annealing a film or sheet comprising a polymeric alloy to a temperature greater than a lowest glass transition temperature of a polymeric resin contained in the polymeric alloy; wherein the polymeric alloy being a blend of polycarbonate and a second polymeric resin; the blend being optically transparent.
22. The method of claim 21, wherein the temperature of annealing is greater than or equal to about a highest glass transition temperature of the polymeric resins contained in the polymeric alloy.
23. The method of claim 21, wherein the temperature of annealing is greater than a glass transition temperature of the polymeric alloy.
24. The method of claim 21, wherein the polymeric alloy comprises a polycarbonate-polyester blend.
25. The method of claim 24, wherein the polycarbonate-polyester blend comprises polycarbonate-poly(1,4-cyclohexane-dimethanol-1,4-cyclohexanedicarboxylate).
26. The method of claim 21, wherein the polymeric alloy comprises polycarbonate-poly(cyclohexanedimethanol-co-ethylene terephthalate), polycarbonate-polyethylene terephthalate, polycarbonate-polybutylene terephthalate, polycarbonate with a blend comprising 100 mole percent terephthalic acid, 65 mole percent 1,4-cyclohexanedimethanol and 35 mole percent ethylene glycol, PC-PPC, polycarbonate-polymethylmethacrylate, polycarbonate-blend comprising 100 mole percent (mole %) terephthalic acid, 65 mole percent 1,4-cyclohexanedimethanol and 35 mole percent ethylene glycol, polycarbonate-poly(l,4-cyclohexane-dimethanol-1,4-cyclohexanedicarboxylate)-poly(cyclohexanedimethanol-co-ethylene terephthalate), polycarbonate-copolyester-polycarbonate with a blend comprising 100 mole percent terephthalic acid, 65 mole percent 1,4-cyclohexanedimethanol and 35 mole percent ethylene glycol, or a combination comprising at least one of the foregoing.
27. A method comprising:
annealing a film or sheet comprising a polymeric alloy to a temperature greater than a lowest glass transition temperature of a polymeric resin contained in the polymeric alloy; wherein the polymeric alloy being a blend of polycarbonate and a second polymeric resin; the blend being optically transparent; and wherein the polymeric alloy has a melt viscosity rate of greater than or equal to about 5 cubic centimeters/10 minutes when measured at 265° C. with a load of 2.16 kilograms and a dwell time of four minutes.
28. The method of claim 27, wherein the temperature of annealing is greater than or equal to about a highest glass transition temperature of the polymeric resins contained in the polymeric alloy.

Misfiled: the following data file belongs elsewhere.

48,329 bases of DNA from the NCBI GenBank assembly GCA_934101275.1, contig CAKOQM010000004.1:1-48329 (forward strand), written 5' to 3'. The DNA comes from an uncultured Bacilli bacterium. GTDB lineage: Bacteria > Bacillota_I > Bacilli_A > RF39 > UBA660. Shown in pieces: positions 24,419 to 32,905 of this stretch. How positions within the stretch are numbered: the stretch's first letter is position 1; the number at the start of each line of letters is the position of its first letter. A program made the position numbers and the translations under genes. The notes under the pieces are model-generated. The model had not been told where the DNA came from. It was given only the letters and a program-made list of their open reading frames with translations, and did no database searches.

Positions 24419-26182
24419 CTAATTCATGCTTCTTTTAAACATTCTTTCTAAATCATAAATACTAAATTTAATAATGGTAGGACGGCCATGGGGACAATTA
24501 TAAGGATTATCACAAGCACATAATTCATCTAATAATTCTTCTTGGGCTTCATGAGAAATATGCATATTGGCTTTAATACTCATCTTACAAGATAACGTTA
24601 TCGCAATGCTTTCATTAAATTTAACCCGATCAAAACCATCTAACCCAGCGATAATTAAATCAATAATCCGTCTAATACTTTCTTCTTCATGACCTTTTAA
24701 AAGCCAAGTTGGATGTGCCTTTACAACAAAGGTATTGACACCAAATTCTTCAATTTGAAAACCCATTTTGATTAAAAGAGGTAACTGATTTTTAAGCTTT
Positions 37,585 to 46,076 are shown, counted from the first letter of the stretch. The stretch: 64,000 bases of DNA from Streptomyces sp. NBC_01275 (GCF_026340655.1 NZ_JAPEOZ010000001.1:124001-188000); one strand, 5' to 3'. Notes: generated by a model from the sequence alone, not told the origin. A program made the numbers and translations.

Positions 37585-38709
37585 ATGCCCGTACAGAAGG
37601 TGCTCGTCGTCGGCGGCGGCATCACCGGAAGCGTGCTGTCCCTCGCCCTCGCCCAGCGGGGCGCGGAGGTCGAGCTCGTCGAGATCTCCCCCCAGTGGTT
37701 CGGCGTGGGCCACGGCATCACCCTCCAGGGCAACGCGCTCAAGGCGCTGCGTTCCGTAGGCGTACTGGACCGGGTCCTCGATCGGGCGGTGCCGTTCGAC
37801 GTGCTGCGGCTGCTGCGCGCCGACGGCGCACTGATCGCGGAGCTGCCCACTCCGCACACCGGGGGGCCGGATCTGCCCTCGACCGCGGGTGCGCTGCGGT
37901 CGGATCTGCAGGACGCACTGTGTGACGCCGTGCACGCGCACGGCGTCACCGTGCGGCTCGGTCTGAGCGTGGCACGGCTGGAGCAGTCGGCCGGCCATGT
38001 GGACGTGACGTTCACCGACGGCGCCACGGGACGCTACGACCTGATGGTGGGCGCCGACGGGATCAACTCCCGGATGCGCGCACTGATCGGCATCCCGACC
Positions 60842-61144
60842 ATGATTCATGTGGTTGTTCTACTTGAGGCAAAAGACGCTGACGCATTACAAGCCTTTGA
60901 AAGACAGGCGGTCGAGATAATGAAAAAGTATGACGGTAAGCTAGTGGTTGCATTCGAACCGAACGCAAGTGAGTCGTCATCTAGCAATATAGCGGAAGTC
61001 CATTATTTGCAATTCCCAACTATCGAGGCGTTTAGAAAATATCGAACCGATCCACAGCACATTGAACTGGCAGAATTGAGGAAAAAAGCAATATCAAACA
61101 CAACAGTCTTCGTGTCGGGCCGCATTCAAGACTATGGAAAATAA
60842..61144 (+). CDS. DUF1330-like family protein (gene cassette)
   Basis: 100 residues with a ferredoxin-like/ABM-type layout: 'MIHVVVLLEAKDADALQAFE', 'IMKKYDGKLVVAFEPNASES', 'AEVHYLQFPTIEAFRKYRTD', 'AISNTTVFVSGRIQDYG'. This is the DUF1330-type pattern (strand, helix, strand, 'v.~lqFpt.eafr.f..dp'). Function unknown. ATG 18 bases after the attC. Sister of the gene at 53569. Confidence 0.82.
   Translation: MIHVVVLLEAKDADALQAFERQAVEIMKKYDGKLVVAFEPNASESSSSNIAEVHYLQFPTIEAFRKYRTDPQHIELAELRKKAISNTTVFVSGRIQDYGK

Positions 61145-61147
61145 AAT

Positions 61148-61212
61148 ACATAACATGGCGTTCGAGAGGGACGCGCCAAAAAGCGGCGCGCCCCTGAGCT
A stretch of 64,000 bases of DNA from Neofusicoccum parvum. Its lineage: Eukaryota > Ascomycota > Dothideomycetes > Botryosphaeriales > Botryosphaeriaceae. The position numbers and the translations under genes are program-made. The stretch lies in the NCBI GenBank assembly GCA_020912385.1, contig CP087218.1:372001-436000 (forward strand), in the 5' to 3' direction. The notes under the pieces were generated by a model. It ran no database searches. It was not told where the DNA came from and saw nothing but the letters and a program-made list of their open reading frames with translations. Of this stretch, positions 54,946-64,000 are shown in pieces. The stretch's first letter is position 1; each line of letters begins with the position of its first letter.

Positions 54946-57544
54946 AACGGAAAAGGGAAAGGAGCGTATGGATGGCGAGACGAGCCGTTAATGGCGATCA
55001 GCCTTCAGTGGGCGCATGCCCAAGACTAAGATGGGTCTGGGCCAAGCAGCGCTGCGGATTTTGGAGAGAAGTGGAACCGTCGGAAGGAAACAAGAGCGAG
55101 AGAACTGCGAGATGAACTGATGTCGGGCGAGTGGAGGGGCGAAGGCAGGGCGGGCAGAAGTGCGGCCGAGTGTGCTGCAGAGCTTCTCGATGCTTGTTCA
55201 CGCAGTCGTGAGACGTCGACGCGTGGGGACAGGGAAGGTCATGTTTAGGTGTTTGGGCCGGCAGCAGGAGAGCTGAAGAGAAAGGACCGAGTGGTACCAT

29. The method of claim 27, wherein the temperature of annealing is greater than a glass transition temperature of the polymeric alloy.
30. The method of claim 27, wherein the polymeric alloy comprises a polycarbonate-polyester blend.
31. An optical device manufactured by the method of claim 1.
32. An optical device manufactured by the method of claim 21.
33. An optical device manufactured by the method of claim 27.
34. A method for manufacturing a film or sheet comprising:
deforming a polymeric alloy, the polymeric alloy being a blend of thermoplastics resins; the blend being optically transparent; in a roll mill at a temperature effective to impart to the deformed polymeric alloy a birefringence retardation of greater than or equal to about 750 nanometers; wherein a machine part contacting the polymeric alloy and applying the deforming forces is maintained at a temperature below the glass transition temperature of the polymeric alloy.
35. The method of claim 34, wherein the machine part contacting the polymeric alloy and applying the deforming forces is maintained at a temperature of 5° C. to 20° C. below the glass transition temperature of the polymeric alloy during the deformation.
36. The method of claim 34, wherein the polymeric alloy comprises a polycarbonate-polyester blend.
37. The method of claim 36, wherein the polycarbonate-polyester blend comprises polycarbonate-poly(1,4-cyclohexane-dimethanol-1,4-cyclohexanedicarboxylate).
38. The method of claim 34, wherein the polymeric alloy comprises polycarbonate-poly(cyclohexanedimethanol-co-ethylene terephthalate), polycarbonate-polyethylene terephthalate, polycarbonate-polybutylene terephthalate, polycarbonate with a blend comprising 100 mole percent terephthalic acid, 65 mole percent 1,4-cyclohexanedimethanol and 35 mole percent ethylene glycol, PC-PPC, polycarbonate-polymethylmethacrylate, polycarbonate-blend comprising 100 mole percent (mole %) terephthalic acid, 65 mole percent 1,4-cyclohexanedimethanol and 35 mole percent ethylene glycol, polycarbonate-poly(1,4-cyclohexane-dimethanol-1,4-cyclohexanedicarboxylate)-poly(cyclohexanedimethanol-co-ethylene terephthalate), polycarbonate-copolyester-polycarbonate with a blend comprising 100 mole percent terephthalic acid, 65 mole percent 1,4-cyclohexanedimethanol and 35 mole percent ethylene glycol, or a combination comprising at least one of the foregoing.
39. The method of claim 34, wherein the temperature at which the deforming occurs is lower than the glass transition temperature of the polymeric alloy.
40. The method of claim 34, wherein the deforming occurs in a two roll mill or in a three roll mill.
41. The method of claim 34, wherein the polymeric alloy may be deformed into a film or a sheet.
42. The method of claim 34, wherein the film or sheet is substantially free of comets or veins or both.
43. A method for manufacturing a film or sheet comprising:
deforming a polymeric alloy, the polymeric alloy being a blend of thermoplastics resins; the blend being optically transparent, in a roll mill to form a sheet or a film; and